WRAL takes an in-depth look at Tuesday's historical lottery vote and how the new numbers game will have an impact on our state. Watch "The Big Gamble" on the WRAL NewsChannel (cable ch. 256/5.2 over the air) at 9:30 p.m. Wednesday and 3:30 p.m. and 6 p.m. Thursday.
Easley has made the lottery a centerpiece of his campaign and his tenure as governor. He calls it a win for at-risk 4-year-olds who need pre-K education, school districts that need money and students who need college scholarships.
Now that the bill, which mentions online and scratch-off games, has become a law, a nine-member lottery commission will be appointed in the next few months to decide what kinds of games will be played. Easley will now name five people to the North Carolina Lottery Commission to oversee the games. In addition, state House and Senate leaders will each appoint two commissioners. The nine-member panel will select an executive director, a staff will be hired and then lottery games would be set up.
Observers believe the lottery commission will look to other states for guidance.
"I would think, instead of reinvent the wheel, they would look at other lotteries that have been established -- find out what's worked, what hasn't worked," said Rep. Bill Owens, D-Pasquotank County, who has sponsored 11 lottery bills over the years.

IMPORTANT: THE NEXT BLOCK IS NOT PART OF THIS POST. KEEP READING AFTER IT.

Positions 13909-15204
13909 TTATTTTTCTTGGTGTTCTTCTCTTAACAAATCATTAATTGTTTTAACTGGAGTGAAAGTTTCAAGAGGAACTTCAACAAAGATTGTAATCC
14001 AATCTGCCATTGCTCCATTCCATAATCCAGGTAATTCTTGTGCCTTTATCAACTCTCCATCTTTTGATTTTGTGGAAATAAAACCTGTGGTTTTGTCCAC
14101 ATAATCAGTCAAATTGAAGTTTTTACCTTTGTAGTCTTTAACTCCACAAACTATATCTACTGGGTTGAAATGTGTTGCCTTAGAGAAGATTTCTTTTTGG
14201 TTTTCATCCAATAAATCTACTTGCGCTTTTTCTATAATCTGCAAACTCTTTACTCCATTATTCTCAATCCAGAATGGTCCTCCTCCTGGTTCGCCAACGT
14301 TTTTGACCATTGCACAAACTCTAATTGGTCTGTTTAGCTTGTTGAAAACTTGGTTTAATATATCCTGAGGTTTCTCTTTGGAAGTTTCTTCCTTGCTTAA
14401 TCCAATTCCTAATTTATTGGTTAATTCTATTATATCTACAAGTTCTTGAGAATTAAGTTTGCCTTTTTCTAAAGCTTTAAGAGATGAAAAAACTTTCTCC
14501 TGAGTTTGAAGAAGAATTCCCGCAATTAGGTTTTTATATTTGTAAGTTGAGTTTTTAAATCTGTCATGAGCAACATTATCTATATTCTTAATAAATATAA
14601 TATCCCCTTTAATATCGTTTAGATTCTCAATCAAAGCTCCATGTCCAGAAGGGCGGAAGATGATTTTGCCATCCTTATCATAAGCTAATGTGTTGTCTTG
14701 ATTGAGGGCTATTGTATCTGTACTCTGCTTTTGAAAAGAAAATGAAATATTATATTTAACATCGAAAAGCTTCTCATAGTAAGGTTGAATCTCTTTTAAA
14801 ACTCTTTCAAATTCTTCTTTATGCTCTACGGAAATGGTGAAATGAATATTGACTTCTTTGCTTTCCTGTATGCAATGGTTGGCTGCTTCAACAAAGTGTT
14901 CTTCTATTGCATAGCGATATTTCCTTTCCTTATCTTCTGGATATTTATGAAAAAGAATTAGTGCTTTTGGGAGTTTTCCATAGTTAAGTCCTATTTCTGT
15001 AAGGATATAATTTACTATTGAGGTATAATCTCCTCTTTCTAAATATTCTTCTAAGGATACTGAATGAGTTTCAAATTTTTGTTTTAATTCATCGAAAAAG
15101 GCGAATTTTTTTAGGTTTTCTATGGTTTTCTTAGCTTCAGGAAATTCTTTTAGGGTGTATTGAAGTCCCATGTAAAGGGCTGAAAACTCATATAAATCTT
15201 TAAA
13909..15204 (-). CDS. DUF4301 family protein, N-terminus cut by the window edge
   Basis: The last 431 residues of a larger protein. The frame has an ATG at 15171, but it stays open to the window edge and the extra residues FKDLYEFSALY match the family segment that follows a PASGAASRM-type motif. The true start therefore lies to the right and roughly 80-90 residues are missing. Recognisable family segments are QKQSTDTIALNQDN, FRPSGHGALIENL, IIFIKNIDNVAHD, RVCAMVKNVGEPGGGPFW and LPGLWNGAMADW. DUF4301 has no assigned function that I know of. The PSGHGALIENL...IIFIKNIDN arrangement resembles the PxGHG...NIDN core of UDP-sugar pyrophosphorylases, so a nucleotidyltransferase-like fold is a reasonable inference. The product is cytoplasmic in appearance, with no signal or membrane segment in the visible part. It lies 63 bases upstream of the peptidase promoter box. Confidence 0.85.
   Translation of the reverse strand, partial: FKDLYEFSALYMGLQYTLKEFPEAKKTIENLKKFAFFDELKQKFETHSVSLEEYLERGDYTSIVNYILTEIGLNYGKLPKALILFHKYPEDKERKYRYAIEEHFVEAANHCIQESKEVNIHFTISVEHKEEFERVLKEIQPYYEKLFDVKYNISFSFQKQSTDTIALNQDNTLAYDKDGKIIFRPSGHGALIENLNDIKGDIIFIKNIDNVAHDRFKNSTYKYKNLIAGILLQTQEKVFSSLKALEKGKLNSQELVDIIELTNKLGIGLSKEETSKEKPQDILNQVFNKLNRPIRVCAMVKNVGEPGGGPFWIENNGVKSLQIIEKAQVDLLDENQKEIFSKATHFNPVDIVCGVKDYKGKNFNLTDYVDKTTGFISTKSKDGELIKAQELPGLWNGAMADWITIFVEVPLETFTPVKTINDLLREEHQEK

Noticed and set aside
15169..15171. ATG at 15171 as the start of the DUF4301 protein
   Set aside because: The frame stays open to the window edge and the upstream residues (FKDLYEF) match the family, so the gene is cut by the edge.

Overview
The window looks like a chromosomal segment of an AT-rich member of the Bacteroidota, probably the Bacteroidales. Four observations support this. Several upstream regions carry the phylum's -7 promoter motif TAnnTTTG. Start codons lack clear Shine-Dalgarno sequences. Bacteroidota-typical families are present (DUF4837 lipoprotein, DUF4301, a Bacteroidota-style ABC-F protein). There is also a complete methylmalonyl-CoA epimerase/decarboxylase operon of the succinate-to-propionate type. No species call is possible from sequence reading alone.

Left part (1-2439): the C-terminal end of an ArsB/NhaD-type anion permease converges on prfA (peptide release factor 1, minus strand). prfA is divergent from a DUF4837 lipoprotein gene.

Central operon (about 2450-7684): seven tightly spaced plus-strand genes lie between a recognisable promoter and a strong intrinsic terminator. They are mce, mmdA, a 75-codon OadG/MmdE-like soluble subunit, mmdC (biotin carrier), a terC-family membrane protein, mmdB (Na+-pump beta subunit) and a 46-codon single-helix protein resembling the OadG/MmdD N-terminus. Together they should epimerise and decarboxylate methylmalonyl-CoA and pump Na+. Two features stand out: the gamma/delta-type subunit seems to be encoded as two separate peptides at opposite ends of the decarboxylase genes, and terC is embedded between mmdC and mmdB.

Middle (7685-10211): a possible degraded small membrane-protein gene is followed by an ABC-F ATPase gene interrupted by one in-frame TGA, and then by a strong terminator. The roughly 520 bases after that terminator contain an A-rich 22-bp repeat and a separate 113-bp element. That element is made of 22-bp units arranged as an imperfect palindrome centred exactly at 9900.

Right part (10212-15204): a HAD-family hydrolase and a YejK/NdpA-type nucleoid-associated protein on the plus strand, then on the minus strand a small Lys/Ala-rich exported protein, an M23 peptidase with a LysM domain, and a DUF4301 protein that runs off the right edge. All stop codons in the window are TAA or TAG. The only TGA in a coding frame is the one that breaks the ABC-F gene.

Owens said he predicts it will be about six months before retailers start selling scratch-off tickets and that it could be a year before state residents see other games.
"I would envision that they would have all types of games eventually that bordering states have."
Senate leaders have expressed their intent for North Carolina to eventually join the Powerball lottery.
On Tuesday, the vote was tied 24-24, with Lt. Gov. Beverly Perdue casting the tie-breaking vote to approve the bill.
"I did what I thought was right," Perdue said.
Senate leader Marc Basnight told WRAL he called senators back to Raleigh because he thought the votes were there to pass a lottery. Two Republican senators who opposed the lottery -- Harry Brown of Onslow County and Robert Garwood of Wilkes County -- were not present at the Legislature for the vote. Garwood was sick and Brown was on his honeymoon.
Sen. Tony Rand, D-Cumberland, said the state needed the lottery to help education.
"All of the southeastern states around us have the lottery. We are supporting schools in other states that are badly needed here," Rand said.
Perdue suspended the rules that required two separate votes on two separate days. Some lottery opponents claim Tuesday was a sad day for the state and a sneaky day in the Senate.
"The gambling industry has prevailed in North Carolina and convinced the state to go into the gambling business with them," said Bill Brooks of North Carolina Family Policy.
Officials said lottery games could show up in North Carolina in six months. Here is a breakdown of the proposed revenues for the lottery.
Within the Education Lottery Fund:
Plus, 5 percent of prior year's net revenue would go into an Education Lottery Reserve Fund.